Now, I really don't remember this because I was only three years old, but I bet this little beasty was made up of early transistors and didn't have a digital bone in it's body. I would love to see the circuit diagram of this 'bleeping machine'. I'll bet it had a bi-stable mulivibrator, modulating transformer and a big valve!

SPUTNIK 1
Launch date: 4 October 1957
Mission: First man-made satellite to orbit the Earth

In 1957, Sputnik 1 became the first artificial satellite to orbit the Earth. The world looked on with awe as the space age began.
Sputnik was a triumph of technology. It sent back information about the atmosphere at the edge of space - and of course, it showed that man was capable of sending a spacecraft into orbit.
Yet Sputnik was never intended to be a scientific mission. The United States had already announced their plans to launch the first satellite. The Soviet Union wanted to show the world that their space technology was the best in the world. Sputnik's radio broadcast at a frequency that amateur radio fans could tune into - just to make sure the whole world was talking about the little craft.

Sputnik's transmissions were monitored all around the world. The craft itself was less than a metre across. However, the booster rocket that launched it also reached orbit, and this was easily visible from the Earth.
The satellite's batteries lasted about three weeks. The craft itself remained in orbit for nearly six months, and completed 1400 orbits of the Earth. The fact that the Soviet Union launched a craft that repeatedly flew over America did much to spur on the American space programme.

The word 'Sputnik' originally meant 'fellow traveller'. However, thanks to this little spacecraft, 'Sputnik' has come to mean 'satellite' in modern Russian.


Now this link is brilliant, it tells the story of and launch of Sputnik 1 Click HERE!

Wednesday, October 03, 2007

High Pressure!


Todays pressure map.

Historically, Autumn and particularly the first two weeks of October, brings High Pressure and superb openings on the VHF and UHF bands into the Continent and Scandanavia. My logbook shows some great openings on 2m, 70cm and even 23cm!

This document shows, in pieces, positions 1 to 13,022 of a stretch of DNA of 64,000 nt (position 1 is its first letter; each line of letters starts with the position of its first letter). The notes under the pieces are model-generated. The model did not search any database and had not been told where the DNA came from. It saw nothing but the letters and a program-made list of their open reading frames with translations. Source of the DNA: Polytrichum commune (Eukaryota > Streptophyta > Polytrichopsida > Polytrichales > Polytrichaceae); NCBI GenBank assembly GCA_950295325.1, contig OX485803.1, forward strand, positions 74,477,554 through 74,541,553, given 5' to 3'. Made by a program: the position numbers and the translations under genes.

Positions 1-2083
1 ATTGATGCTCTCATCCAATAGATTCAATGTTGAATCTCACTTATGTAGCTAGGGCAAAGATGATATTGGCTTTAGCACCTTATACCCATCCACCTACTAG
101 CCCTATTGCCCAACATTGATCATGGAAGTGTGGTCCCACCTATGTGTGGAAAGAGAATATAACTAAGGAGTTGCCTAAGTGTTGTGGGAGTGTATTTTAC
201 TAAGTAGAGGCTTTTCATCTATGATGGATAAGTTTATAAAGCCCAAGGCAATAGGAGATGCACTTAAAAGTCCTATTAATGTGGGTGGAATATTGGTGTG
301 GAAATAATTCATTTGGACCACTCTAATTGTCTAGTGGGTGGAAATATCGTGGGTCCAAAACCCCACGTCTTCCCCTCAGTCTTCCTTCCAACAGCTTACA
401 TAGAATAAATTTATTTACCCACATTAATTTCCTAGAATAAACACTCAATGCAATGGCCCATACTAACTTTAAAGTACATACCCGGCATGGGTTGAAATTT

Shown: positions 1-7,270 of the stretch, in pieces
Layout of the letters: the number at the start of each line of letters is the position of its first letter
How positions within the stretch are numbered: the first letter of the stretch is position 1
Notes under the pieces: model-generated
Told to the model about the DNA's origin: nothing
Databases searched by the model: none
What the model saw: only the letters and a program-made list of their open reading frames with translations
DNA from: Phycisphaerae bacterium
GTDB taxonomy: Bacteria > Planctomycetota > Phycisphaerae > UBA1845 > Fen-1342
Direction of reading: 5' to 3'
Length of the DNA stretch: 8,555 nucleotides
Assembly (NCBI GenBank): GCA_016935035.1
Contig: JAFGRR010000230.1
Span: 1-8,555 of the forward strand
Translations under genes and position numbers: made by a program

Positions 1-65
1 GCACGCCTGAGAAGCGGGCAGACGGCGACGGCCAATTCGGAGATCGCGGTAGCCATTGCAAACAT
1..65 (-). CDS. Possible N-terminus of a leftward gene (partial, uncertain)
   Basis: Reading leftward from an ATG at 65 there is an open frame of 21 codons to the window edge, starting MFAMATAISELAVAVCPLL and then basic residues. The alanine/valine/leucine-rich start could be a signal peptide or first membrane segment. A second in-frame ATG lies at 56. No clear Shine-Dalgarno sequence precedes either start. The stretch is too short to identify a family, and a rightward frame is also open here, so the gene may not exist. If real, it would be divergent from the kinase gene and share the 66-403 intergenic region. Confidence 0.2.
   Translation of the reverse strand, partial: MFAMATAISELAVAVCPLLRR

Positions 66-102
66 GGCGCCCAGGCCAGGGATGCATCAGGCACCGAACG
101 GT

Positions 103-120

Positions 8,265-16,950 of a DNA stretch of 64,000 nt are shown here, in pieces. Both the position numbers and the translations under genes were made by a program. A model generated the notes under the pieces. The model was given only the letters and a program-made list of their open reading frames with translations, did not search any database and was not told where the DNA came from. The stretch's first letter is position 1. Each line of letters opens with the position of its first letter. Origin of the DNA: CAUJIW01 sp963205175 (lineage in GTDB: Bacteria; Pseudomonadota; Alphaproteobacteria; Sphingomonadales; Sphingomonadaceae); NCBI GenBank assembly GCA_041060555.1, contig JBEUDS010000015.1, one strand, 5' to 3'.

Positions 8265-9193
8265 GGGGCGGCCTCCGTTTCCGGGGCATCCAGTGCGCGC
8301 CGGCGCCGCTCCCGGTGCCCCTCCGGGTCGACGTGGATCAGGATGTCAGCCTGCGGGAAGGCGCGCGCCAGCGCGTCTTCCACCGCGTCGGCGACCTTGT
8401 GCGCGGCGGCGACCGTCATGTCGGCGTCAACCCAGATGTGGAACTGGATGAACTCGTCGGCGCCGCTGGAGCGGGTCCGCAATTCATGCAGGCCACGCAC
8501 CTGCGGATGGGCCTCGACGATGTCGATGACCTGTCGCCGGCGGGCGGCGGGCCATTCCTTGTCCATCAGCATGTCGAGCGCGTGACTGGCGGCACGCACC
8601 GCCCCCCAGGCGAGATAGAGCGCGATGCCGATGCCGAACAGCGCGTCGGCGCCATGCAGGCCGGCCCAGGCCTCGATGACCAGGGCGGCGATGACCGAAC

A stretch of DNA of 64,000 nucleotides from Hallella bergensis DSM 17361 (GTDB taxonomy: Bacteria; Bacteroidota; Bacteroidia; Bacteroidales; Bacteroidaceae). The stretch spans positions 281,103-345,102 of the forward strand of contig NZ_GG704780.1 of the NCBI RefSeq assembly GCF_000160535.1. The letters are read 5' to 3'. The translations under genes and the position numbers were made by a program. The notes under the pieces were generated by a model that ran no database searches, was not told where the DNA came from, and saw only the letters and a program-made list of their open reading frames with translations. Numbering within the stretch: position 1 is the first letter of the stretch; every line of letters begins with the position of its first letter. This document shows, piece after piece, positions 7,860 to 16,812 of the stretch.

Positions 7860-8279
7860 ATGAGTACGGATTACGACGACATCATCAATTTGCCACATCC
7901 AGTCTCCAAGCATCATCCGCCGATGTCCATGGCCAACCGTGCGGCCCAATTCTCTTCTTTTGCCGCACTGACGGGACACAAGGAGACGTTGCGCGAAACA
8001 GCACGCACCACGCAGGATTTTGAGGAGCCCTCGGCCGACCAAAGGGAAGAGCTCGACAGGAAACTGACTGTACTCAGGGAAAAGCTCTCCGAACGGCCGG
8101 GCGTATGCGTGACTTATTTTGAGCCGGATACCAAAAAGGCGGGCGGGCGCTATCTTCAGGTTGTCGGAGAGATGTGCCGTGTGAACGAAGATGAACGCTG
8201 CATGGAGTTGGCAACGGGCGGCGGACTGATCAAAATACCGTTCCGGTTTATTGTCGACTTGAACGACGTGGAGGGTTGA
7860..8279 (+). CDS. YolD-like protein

Checking out my log book, here are some stations worked with less than 10w!
28/9/83 EA1NU on 2m (Spain)
12/10/85 HB9MIN on 70cm (Switzerland)
12/10/85 EA1CYE on 70cm (Spain)
13/10/85 HB9AEN on 70cm (Switzerland)
4/10/86 OK1DIG on 70cm (Belgium)

This one is a classic, this time a later opening in November:
5/11/87 FD1FHI on 23cm with about 50mw of power!
7/11/87 SP6MLK on 70cm (Poland)
Sadly, I have no beams (arials) anymore for 2m and 70cm, I feel that i'm missing something, but when I listen on the bands it is completely dead...no DX at all. The magic of working DX on an Autumn evening with the bands open is no more. Sometimes I would stay up most of the night listening and the excitement of working a continental station with home made equipment has to be experienced!
Don't you just love High Pressure!

Monday, October 01, 2007

Piccadilly Radio 261!


While we are on the subject of Pop Radio Stations... Piccadilly Radio on 261 metres MW.
My Ford Escort had three of these stickers displayed at the time, two in the back window and one in the front!

It's now known as Key 103, but it's roots lie in the early 70's when it first came on the air on Medium Wave as a 24 hour station. Great to listen to at night and during the day when I spent my days on the road doing field servicing. The studio was in Piccadilly Plaza (on the second or third floor I think) and when I went to Manchester on Saturday afternoons with Kath, we used to call in at the station to pick up some stickers and other info about the station.

I also remember a visit to Radio Manchester at it's old site in Piccadilly (next to Woolworths)

It was a visit organised by the Bolton Radio Society when I was secretary. We had a look around the studios and talked to the producers and engineers. At the time James Stannage was on the air who caused quite a controversy when he was at Radio Manchester. Wouldn't think twice about using the word 'Pillock' which was not acceptable on-air then!